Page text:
Office of the Provincial Government of Lower Austria, Department of Arts and Culture
A-2405 Bad Deutsch-Altenburg, Badgasse 40–46
Mag. Bernadette Malkiel (scientific assistant)
Anna-Maria Stieberitz (library, photography archive)
Norbert Braunecker (storage management, transports and handling)
Günther Beidler (transports and handling)
Monuments from Carnuntum have been piquing scholarly interest since the sixteenth century. At the time, it was mostly inscription tablets that were transferred into imperial and private collections in Vienna. The first systematic record of epigraphic monuments from Carnuntum was conducted by the Imperial Cabinet of Coins and Antiques in Vienna around the mid-eighteenth century. Since the Carnuntum Society was founded in 1884 to study Carnuntum and preserve the finds, the monuments have remained on location.
The desire to create an autonomous museum in the process of merging and conserving the archeological finds from Carnuntum became a reality in 1904, when the Museum Carnuntinum was established in Bad Deutsch-Altenburg. Comprehensive private collections that had been compiled in Carnuntum and its surroundings in the nineteenth century were also transferred to the museum, along with a large number of finds from recent excavations, and were incrementally acquired by the Carnuntum Society. In 1953, the Provincial Government of Lower Austria took over the museum’s management.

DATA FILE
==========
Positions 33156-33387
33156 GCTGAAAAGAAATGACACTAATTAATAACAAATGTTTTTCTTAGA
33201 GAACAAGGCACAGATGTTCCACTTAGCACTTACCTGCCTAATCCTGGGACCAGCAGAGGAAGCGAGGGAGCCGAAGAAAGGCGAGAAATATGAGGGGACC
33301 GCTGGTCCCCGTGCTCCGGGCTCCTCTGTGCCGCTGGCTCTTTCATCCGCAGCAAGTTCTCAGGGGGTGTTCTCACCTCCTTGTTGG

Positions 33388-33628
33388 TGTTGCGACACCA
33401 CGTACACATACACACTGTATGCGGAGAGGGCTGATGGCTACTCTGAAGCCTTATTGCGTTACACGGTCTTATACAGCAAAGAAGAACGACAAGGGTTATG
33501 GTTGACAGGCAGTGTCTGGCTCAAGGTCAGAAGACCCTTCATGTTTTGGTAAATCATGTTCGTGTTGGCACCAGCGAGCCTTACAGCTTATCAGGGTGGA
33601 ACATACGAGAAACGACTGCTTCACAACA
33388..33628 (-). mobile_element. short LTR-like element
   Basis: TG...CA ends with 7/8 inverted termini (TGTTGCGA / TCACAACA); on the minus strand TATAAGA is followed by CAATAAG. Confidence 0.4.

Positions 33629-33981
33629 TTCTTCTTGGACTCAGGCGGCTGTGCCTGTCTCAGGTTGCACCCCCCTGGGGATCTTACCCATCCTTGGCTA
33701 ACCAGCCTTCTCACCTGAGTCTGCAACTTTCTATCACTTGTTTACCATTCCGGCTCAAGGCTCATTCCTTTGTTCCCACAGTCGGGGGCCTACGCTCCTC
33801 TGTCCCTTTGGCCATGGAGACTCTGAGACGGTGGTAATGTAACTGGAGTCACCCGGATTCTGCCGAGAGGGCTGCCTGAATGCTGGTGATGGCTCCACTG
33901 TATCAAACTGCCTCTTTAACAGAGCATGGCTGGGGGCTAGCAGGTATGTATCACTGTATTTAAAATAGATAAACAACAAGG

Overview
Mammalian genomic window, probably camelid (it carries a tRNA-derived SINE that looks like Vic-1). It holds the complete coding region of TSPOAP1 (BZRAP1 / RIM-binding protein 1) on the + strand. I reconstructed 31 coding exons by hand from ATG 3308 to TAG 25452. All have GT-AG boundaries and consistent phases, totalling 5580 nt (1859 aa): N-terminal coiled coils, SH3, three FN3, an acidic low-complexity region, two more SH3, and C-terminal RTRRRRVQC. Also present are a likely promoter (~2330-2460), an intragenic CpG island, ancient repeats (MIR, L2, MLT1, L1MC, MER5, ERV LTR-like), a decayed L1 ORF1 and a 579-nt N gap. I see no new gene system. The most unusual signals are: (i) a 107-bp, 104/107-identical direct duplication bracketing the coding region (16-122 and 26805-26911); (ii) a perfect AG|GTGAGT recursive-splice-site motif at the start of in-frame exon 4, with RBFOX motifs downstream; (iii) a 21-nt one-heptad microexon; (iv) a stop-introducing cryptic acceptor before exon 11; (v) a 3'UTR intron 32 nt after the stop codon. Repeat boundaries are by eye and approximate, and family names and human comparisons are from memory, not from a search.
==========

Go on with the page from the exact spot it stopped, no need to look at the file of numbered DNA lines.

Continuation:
The Collection / Main Emphasis
The “Roman Archeology” collection currently contains about 2.8 million objects predominantly originating from the area of Carnuntum and dating from the first to fifth century C.E. In a model developed in cooperation with the Federal Monuments Office, the State Collections also cull finds from rescue excavations in Lower Austria.
Objects from Carnuntum are organized into material groups; objects from other places in Lower Austria are categorized according to their provenance. Among other things, the collection focuses on stone memorials as an exceptionally rich archeological source for the study of the Roman Empire’s northern provinces. Its numismatic collection, containing approximately 100,000 coins, is one of the largest collections of Roman coins in Europe. Another focal point is petroglyphs, with more than 2,000 intaglios and cameos.
An extensive library at the Museum Carnuntinum features special literature customized to the collection holdings.
The curatorial department “Roman Archeology” regularly publishes on its collection holdings as well as on current research and exhibition projects.
- “Archäologischer Park Carnuntum. Neue Forschungen” series (Archeological Park Carnuntum. Recent Studies)
- Carnuntum yearbook
- Acta Carnuntina journal
- Conference volumes and exhibition catalogues